Capri, an idyllic isle
Our next destination was the beautiful Isle of Capri for a two-night stay. The island is just a short ferry ride from Sorrento. The stunning scenery and easily defended location because of the soaring cliffs of the island prompted the Roman emperors to make Capri their vacation hideaway.
A great way to view Capri’s majestic beauty is to take a boat ride around the island where you will be able to journey into many beautiful grottos along the soaring cliffs. Your guide will take you through the iconic Faraglioni Rocks – and, of course, to the entrance of the famous Grotta Azzurra (Blue Grotto).
We also experienced some stunning views by taking the chairlift to the top of Monte Solaro. The chairlift is in Capri’s other town, the less touristy, less glitzy Anacapri. We also suggest taking one or more of the walks or hikes from the town of Capri. The relatively short hike to Arco Naturale (Natural Arch) is well worth the effort, and be sure to visit Jardins d’August, the botanical gardens with beautiful sea views just outside of town.
Under the Tuscan sun
Our 3-night stay in Florence was planned as a home base for our excursions to some of the charming, picturesque hill towns of Tuscany and Umbria – Siena, San Gimignano, Cortona, and Assisi. Siena, a UNESCO World Heritage Site, is famous for its cuisine, art, museums, medieval cityscape and the Palio, a traditional medieval horse race run around the Piazza del Campo. Siena’s seventeen Contrade (neighborhoods) vie for the trophy twice a year, on July 2 and August 16.
San Gimignano, the Town of Fine Towers, is known for its medieval architecture, particularly the preservation of fourteen tower houses. Also a UNESCO World Heritage Site, San Gimignano is as charming as it is historical. And for a perfect ending to our day, we enjoyed a five-course gourmet dinner and wine tasting at a traditional Tuscan winery.
Cortona and Assisi
Cortona and Assisi, two more hill towns of Italy’s central region, are quaint, picturesque villages. Assisi is revered as the birthplace of St. Francis, patron saint of Italy.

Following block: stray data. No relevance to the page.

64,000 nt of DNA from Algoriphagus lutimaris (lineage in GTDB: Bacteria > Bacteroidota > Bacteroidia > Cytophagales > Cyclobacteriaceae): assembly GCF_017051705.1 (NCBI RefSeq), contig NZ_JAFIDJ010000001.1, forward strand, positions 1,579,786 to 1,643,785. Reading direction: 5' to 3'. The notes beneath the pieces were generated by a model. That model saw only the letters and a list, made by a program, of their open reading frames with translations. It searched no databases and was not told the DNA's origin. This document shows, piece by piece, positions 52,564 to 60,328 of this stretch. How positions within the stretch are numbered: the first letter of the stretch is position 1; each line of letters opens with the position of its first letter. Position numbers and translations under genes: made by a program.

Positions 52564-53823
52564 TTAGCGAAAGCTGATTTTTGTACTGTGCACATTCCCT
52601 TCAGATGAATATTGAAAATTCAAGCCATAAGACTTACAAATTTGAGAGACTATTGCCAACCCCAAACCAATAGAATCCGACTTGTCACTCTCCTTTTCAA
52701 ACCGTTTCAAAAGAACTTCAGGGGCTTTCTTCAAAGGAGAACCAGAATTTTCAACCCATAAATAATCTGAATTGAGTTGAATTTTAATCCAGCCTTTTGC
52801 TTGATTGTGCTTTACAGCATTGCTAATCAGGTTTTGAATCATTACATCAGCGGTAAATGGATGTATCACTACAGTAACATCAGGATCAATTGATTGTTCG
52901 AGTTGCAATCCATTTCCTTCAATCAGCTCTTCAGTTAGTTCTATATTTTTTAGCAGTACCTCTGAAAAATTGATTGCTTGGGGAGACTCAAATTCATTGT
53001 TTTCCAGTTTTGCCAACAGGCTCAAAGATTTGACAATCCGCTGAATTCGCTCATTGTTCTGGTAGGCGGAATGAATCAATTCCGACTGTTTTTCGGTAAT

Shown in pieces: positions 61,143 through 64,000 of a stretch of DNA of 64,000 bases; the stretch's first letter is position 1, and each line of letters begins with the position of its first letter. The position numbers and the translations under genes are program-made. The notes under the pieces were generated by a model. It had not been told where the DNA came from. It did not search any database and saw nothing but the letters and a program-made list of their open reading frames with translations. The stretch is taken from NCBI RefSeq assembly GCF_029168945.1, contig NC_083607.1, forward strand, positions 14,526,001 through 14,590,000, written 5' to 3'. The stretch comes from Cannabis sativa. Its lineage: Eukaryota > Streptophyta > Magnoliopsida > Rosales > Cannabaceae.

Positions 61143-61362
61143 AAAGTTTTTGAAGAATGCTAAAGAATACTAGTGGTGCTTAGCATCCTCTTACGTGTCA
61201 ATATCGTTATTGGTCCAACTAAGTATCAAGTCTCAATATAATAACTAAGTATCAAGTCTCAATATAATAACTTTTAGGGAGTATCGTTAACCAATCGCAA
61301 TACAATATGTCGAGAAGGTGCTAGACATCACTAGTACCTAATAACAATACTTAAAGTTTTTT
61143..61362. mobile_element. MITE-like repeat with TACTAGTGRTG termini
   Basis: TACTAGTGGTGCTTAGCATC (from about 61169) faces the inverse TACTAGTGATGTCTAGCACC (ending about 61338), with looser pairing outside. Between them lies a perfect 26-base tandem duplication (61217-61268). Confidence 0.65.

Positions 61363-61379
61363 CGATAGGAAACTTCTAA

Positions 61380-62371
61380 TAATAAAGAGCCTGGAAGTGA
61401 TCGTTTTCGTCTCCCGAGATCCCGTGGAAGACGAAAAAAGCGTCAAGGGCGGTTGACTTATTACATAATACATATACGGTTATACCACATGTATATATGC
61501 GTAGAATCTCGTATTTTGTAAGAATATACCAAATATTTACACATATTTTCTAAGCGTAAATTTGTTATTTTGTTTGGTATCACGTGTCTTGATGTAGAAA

The Italian Riviera – without the glitz
Our final and probably most endearing destination was Cinque Terre (“Five Lands”), a series of five little towns amazingly constructed into the steep, terraced hillsides of this seductive 10-kilometer stretch of the Italian Riviera. The five towns, the coastlines, and surrounding terraced hillsides are all part of Cinque Terre National Park and is another UNESCO World Heritage Site. Each of the villages is a picture-perfect collection of pastel-colored homes and shops flowing down to a picturesque sea, except for Corniglia, which is perched high on a bluff above the sparkling blue waters of the Mediterranean.
Because of their natural isolation, cars are thankfully scarce, and in some areas of the villages, non-existent. All of the villages are connected by train service, making travel between them easy. But most people come to Cinque Terre to walk the trails. Although two of the connecting ones have been closed for some time because of landslides, hikers will find more than enough challenge on the remaining connecting routes and even more on the hillside paths above the towns. The trails have what sometimes seem like endless steps, but the magnificent views make the effort worth it.
Certainly, your first trip to Italy should include the “big three” cities. They are iconic. But for your next trip, consider visiting the destinations that are pictured in the most dazzling scenic postcards of Italy.
Visit these websites for more on planning your visit.
Kathy McCabe, Host, Dream of Italy on PBS
Editor & Publisher, Dream of Italy